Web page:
The Sword of Good

..frag­ments of a book that would never be writ­ten...

* * *

Cap­tain Se­lena, late of the pirate ship Neme­sis, quietly ex­tended the very tip of her blade around the cor­ner, star­ing at the tiny re­flec­tion on the metal. At once, but still silently, she pul­led back the sword; and with her other hand made a com­plex ges­ture.

The trans­la­tion spell told Hirou that the hand­signs meant: “Orcs. Seven.”

Dolf looked at Hirou. “My Prince,” the wiz­ard signed, “do not waste your­self against mun­dane op­po­nents. Do not draw the Sword of Good as yet. Leave these to Se­lena.”

Hirou’s mouth was very dry. He didn’t know if the trans­la­tion spell could un­der­stand the differ­ence be­tween want­ing to talk and want­ing to make ges­tures; and so Hirou sim­ply nod­ded.

Not for the first time, the thought oc­curred to Hirou that if he’d ac­tu­ally known he was go­ing to be trans­ported into a mag­i­cal uni­verse, in­formed he was the long-lost heir to the Throne of Bronze, handed the leg­endary Sword of Good, and told to fight evil, he would have spent less time read­ing fan­tasy nov­els. Joined the army, maybe. Taken fenc­ing les­sons, at least. If there was one thing that didn’t pre­pare you for fan­tasy real life, it was sit­ting at home read­ing fan­tasy fic­tion.

Dolf and Se­lena were look­ing at Hirou, as if wait­ing for some­thing more.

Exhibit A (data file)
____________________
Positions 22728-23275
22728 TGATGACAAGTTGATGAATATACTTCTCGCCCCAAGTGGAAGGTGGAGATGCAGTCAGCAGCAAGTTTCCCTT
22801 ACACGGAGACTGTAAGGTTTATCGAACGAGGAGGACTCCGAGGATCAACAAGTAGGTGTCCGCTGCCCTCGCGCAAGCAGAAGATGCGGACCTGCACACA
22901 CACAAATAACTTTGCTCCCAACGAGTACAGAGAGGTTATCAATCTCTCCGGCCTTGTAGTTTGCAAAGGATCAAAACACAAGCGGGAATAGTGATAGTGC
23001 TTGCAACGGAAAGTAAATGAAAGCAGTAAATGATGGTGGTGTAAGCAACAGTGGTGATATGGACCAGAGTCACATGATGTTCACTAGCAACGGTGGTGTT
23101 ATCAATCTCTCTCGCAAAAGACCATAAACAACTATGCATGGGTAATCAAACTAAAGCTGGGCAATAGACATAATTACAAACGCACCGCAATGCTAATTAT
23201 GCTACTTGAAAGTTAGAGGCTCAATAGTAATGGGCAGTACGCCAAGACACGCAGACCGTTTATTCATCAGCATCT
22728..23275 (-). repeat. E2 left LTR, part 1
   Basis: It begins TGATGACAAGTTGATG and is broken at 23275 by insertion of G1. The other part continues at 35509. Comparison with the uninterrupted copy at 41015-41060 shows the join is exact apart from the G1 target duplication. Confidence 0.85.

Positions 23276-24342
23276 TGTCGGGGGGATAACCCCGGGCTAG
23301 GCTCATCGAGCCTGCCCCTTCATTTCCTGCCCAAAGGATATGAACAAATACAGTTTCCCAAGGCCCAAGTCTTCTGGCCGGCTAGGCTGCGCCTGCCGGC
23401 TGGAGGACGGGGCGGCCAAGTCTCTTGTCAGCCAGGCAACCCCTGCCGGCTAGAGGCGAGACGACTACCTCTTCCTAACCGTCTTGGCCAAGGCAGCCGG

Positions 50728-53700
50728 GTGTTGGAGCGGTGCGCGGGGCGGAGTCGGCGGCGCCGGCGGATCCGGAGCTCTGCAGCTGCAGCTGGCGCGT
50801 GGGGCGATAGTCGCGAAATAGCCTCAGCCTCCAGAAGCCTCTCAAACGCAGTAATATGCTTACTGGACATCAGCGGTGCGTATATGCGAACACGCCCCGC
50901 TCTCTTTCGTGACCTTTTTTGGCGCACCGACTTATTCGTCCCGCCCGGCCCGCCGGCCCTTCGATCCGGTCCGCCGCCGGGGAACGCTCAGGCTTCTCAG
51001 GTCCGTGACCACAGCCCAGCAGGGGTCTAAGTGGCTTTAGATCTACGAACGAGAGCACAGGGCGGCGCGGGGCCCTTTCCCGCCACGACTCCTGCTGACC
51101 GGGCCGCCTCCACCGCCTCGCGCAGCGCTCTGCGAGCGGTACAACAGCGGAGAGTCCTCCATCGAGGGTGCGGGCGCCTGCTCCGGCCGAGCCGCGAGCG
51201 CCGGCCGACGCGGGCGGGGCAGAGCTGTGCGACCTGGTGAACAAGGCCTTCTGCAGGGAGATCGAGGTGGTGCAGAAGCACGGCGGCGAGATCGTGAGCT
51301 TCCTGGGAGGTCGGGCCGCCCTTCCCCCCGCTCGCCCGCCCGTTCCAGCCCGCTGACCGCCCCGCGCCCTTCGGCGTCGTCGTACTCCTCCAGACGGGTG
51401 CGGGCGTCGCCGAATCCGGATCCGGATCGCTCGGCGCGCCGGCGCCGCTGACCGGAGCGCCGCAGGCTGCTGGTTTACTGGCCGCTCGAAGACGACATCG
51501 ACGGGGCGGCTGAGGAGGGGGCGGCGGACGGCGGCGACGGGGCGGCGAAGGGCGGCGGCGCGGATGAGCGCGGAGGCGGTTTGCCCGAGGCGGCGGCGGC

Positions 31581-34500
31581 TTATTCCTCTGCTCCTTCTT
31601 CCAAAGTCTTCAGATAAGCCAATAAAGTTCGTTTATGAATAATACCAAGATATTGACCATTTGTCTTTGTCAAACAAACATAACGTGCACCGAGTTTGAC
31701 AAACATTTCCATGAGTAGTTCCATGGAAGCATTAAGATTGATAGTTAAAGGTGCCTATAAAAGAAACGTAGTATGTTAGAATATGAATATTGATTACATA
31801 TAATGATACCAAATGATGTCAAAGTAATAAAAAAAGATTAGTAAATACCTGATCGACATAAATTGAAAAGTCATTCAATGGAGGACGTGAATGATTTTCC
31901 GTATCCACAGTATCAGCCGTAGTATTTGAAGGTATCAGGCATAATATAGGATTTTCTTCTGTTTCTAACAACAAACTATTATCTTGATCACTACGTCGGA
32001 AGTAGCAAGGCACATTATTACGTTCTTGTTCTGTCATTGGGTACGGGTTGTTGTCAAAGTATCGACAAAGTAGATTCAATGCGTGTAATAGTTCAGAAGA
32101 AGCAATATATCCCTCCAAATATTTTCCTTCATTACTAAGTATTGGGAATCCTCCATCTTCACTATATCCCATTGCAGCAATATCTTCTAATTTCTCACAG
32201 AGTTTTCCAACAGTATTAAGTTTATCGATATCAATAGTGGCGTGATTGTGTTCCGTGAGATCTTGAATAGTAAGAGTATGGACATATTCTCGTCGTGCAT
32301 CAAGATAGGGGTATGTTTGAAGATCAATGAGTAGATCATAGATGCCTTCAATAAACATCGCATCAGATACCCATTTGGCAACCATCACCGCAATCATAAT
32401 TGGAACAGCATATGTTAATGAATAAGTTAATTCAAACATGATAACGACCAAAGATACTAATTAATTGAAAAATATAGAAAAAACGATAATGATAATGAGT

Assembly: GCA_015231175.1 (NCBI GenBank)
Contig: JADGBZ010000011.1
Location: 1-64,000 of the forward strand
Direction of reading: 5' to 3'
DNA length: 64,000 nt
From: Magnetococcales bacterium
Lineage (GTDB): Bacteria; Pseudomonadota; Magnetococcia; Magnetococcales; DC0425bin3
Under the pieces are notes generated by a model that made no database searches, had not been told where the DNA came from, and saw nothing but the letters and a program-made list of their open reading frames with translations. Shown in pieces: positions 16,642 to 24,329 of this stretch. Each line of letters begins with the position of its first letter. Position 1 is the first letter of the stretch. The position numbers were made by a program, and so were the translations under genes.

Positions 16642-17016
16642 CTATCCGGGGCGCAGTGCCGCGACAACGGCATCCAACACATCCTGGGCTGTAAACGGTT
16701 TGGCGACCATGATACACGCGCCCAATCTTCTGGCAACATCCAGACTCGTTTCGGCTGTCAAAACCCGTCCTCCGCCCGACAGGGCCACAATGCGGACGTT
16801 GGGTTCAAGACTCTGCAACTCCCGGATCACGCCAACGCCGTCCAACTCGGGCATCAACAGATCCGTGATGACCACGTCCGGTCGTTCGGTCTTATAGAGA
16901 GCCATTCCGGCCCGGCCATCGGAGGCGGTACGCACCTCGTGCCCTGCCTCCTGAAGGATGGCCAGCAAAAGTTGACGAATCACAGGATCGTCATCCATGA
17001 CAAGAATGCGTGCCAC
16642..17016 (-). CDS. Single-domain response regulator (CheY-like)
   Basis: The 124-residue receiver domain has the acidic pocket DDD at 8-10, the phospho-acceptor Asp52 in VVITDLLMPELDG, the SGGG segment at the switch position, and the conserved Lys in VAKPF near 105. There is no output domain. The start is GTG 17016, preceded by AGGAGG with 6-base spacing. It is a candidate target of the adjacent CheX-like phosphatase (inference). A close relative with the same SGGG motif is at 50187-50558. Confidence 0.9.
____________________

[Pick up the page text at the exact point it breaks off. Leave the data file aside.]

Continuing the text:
Oh. That’s right. I’m the prince.

Hirou raised a finger and pointed it around the cor­ner, try­ing to in­di­cate that they should go ahead -

With a sud­den burst of mo­tion Se­lena plunged around the cor­ner, Dolf fol­low­ing hard on her heels, and Hirou, star­tled and hardly think­ing, mov­ing af­ter.

(This story ended up too long for a sin­gle LW post, so I put it on yud­
Do read the rest of the story there, be­fore con­tin­u­ing to the Ac­knowl­edg­ments be­low.)


I had the idea for this story dur­ing a con­ver­sa­tion with Nick Bostrom and Robin Han­son about an awful lit­tle facet of hu­man na­ture I call “sus­pen­sion of moral dis­be­lief”. The archety­pal case in my mind will always be the Passover Seder, watch­ing my par­ents and fam­ily and some­times friends recit­ing the Ten Plagues that God is sup­posed to have vis­ited on Egypt. You take drops from the wine glass—or grape juice in my case—and drip them onto the plate, to sym­bol­ize your sad­ness at God slaugh­ter­ing the first-born male chil­dren of the Egyp­ti­ans. So the Seder ac­tu­ally points out the awful­ness, and yet no one says: “This is wrong; God should not have done that to in­no­cent fam­i­lies in re­tal­i­a­tion for the ac­tions of an un­elected Pharaoh.” I for­get when I first re­al­ized how hor­rible that was—the real hor­ror be­ing not the Plagues, of course, since they never hap­pened; the real hor­ror is watch­ing your fam­ily not no­tice that they’re swear­ing alle­giance to an evil God in a happy whole­some fam­ily Cthulhu-wor­shiping cer­e­mony. Ar­bi­trar­ily hideous evils can be wholly con­cealed by a so­cial at­mo­sphere in which no one is ex­pected to point them out and it would seem awk­ward and out-of-place to do so.

In writ­ing it’s even sim­pler—the au­thor gets to cre­ate the whole so­cial uni­verse, and the read­ers are im­mersed in the hero’s own in­ter­nal per­spec­tive. And so any­thing the heroes do, which no char­ac­ter no­tices as wrong, won’t be no­ticed by the read­ers as un­heroic. Geno­cide, mind-rape, eter­nal tor­ture, any­thing.

Ex­plicit in­spira­tion was taken from this XKCD (warn­ing: spoilers for The Princess Bride), this Boat Crime, and this Monty Python, not to men­tion that es­say by David Brin and the en­tire Goblins we­b­comic. This Look­ing For Group helped in­spire the story’s ti­tle, and ev­ery­thing else flowed down­hill from there.